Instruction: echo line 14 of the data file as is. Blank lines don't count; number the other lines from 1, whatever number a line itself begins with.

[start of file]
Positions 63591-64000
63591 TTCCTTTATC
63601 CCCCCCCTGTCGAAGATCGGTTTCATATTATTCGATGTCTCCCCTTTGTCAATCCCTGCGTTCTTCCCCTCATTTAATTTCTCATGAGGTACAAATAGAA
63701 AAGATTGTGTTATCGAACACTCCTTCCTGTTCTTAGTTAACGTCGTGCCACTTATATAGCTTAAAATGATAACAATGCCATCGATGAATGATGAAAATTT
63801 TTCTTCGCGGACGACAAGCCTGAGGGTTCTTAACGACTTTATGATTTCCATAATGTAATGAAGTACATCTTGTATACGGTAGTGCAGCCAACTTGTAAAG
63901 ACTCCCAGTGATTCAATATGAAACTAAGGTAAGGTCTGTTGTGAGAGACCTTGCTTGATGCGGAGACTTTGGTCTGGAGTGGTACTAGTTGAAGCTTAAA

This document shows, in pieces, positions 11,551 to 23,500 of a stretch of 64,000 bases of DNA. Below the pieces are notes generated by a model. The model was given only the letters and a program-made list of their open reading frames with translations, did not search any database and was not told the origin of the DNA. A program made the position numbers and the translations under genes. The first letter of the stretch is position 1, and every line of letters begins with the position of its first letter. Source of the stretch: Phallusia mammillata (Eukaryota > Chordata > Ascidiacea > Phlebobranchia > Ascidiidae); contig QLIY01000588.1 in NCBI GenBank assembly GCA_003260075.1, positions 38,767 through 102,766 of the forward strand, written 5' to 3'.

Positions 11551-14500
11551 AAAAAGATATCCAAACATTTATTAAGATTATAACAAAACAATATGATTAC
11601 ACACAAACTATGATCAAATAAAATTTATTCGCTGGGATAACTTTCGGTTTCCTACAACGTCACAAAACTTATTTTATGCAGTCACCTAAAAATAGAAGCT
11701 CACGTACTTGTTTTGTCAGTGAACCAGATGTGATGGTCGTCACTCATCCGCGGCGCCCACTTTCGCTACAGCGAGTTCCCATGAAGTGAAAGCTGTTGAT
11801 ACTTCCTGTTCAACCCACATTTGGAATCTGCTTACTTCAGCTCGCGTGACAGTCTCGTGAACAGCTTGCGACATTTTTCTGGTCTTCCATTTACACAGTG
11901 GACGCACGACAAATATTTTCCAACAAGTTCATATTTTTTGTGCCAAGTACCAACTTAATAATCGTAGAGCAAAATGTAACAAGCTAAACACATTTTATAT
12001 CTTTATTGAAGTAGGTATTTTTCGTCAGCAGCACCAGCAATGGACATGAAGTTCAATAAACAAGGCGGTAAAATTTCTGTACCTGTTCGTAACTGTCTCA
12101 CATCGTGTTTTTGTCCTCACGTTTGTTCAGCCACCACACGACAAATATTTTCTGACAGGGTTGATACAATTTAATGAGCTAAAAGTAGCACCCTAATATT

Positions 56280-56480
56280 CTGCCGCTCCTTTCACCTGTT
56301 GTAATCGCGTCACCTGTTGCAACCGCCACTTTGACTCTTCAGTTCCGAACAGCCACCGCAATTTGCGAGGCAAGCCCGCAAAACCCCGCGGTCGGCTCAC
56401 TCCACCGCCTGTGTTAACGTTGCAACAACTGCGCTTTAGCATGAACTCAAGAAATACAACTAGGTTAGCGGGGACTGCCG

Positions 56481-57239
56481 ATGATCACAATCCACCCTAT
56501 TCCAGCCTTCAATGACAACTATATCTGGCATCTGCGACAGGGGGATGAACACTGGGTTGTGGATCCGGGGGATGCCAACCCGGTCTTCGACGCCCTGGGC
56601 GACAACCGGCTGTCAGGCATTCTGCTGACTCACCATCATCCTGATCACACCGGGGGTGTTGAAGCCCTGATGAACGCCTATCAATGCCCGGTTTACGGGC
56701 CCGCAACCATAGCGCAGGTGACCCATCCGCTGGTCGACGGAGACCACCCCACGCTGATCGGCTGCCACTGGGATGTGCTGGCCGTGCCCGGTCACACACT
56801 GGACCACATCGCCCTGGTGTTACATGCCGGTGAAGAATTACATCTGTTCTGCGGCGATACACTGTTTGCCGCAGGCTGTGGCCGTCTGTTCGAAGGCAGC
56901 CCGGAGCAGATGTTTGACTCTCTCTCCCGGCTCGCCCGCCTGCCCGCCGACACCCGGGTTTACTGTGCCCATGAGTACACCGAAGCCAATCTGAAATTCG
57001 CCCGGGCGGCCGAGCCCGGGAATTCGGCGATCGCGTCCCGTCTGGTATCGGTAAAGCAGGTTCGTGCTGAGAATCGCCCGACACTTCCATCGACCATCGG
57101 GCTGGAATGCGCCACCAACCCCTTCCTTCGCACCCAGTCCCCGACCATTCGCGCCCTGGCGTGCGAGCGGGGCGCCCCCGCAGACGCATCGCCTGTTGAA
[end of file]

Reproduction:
12001 CTTTATTGAAGTAGGTATTTTTCGTCAGCAGCACCAGCAATGGACATGAAGTTCAATAAACAAGGCGGTAAAATTTCTGTACCTGTTCGTAACTGTCTCA